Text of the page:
30.Dec.2015 Covey’s Seven Habits in 2015

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This blog has a strong focus on introducing new ideas. But we shouldn’t throw away the old ones if they still work. It’s important to review classic ideas and ask how they’re standing the test of time, and they don’t come much more classic than Stephen Covey’s Seven Habits of Highly Effective people. The book has sold 25 million copies since 1989, and was named in 2011 as one of the top 25 most influential business management books by Time Magazine. Bill Clinton asked for Covey’s advice after reading it while he was president.

At over twenty-five years old, it’s inevitable that such a popular theory will have been talked about by people who’ve not actually read it. And those people may have talked about it to others, until we end up suffering from the ‘photocopy effect’, like when you photocopy a photocopy of a photocopy… do this too many times and the image starts to get blurred. If we’re to get as much as possible out of this classic model, it’s important that we re-focus on what Covey meant, and ask ourselves how it can help us today.

1: Be Proactive

1989: You are responsible for your own actions, and your own choices. The easy way is to blame – blame circumstance, blame bad luck, blame others – when things don’t go your way. Take the initiative; if something doesn’t work, try something else. Own your decisions, and their outcomes. Realise that the single most important factor in your success is the choices you make.

2015: It’s easy to feel that the power of corporations and governments means that we have no power, but those who feel the weight of their own choices and act accordingly consistently get better outcomes, as much today as twenty-seven years ago. In the age of kickstarter and of hot stories traversing the globe in hours, there are more possibilities than people in 1989 could have imagined.

2: Begin with the End in Mind

1989: Visualise where you want to go before you set out. Understand who you are and what you want from life in order to take steps to get it. If you don’t have a clear idea of where you want to go, you won’t get there.

2015: I believe there is a danger here. Focusing overly on goals can make us forget about the here and now. The destination is important, but more and more people are concerned about the journey. This is more a criticism of how this habit can interpreted than of what Covey meant; we can and probably should set an enjoyable journey as a ‘goal’.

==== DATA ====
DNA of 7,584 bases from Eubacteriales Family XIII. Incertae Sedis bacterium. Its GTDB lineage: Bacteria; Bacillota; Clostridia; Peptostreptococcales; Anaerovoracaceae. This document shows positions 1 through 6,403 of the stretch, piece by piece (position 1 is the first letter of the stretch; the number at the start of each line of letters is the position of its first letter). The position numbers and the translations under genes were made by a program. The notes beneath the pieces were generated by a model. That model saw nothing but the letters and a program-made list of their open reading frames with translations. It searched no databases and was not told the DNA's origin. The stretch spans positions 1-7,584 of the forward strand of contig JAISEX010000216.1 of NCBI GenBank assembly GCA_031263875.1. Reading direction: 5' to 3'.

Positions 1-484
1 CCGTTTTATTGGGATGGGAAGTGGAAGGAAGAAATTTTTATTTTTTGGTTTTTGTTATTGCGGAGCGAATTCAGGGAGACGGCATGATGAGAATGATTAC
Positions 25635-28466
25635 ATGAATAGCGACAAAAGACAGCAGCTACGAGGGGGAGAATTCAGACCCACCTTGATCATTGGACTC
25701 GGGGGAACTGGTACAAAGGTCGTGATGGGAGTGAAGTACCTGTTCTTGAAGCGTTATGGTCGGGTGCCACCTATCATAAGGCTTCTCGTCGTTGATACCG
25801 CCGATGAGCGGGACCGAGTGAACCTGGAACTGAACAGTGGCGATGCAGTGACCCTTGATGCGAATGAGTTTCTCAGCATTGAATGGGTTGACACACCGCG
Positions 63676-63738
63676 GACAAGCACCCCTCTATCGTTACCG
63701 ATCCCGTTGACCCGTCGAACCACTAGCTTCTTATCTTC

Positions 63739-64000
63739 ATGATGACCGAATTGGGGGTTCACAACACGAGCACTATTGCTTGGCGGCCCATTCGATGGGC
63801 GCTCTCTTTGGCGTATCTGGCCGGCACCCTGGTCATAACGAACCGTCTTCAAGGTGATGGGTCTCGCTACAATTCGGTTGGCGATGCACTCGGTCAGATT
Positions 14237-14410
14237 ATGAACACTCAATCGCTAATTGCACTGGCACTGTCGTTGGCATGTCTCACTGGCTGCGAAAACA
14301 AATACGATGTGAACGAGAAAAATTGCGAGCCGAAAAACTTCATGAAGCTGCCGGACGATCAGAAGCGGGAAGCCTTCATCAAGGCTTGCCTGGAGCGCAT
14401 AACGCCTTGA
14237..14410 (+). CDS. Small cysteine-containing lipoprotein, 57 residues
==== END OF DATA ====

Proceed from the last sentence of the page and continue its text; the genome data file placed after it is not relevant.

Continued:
But many do not think of it this way. Goals are often about money, status or achievements, and studies in subjective well-being suggest that these are less important to happiness than most people think. Certainly, begin with the end in mind, but realise that the means we use to get there are ends in themselves.

3: Put First Things First

1989: Do the things that help you towards your goals; don’t allow yourself to get distracted by ‘urgent’ things that don’t. Realise that you are in control of what you choose to spend your time on – make it count.

2015: If there is a change here, it’s in how important this habit is. In 1989, ADHD was not in the dictionary, and there were no facebook or email accounts to check every twenty seconds. Everybody wants a slice of our time; it is absolutely crucial to effectiveness that we choose wisely who or what to give it to.

4: Think Win-Win

1989: Believe in ‘abundance’; life is not a zero-sum game. If you strive to find outcomes that are beneficial to all, your relationships will blossom and you will reap the long-term benefits. Avoid winning at someone else’s expense.

2015: As the gap between rich and poor widens, the importance of this becomes clear. Successful businesses that sustain success have been proven time and again to be the ones that do so with their employees and customers, not at the expense of them.

5: Seek First to Understand, Then to be Understood

1989: Diagnose before you prescribe. Your efforts to influence others can have no greater foundation than listening to their point of view first, with empathy.

2015: Again, this becomes more and more important as society changes. We are being sold to, all day every day. If not products, then ideas, versions of events, what to think. And it gets tiring. We genuinely enjoy it when somebody takes the time to find out where we stand before telling us where they stand.

6: Synergize

1989: Realise that the whole is greater than the sum of its parts. Teams working together effectively and with mutual trust and respect can achieve far more than any individual. Look for the ways that those around you can add value to what you do, and vice-versa.

2015: This is an area where the development of the internet has opened up massive new vistas. We can collaborate with others anywhere in the world, and can find like-minded people and create groups like never before. If you want to achieve something, there is someone out there who can help you – you just have to find them.

7: Sharpen the Saw

1989: You are the saw. The world is the trees. If you keep focusing on the world and do not refresh yourself and renew your body and mind, you will become dull like the saw that has sharpened too many trees.

2015: Wellbeing and Lifelong Learning are words on the lips of many; we understand the value of this habit. However, it’s easy to lose sight of it. Learning and relaxation can be fun, but can also be hard work, and taking the time can be even harder.

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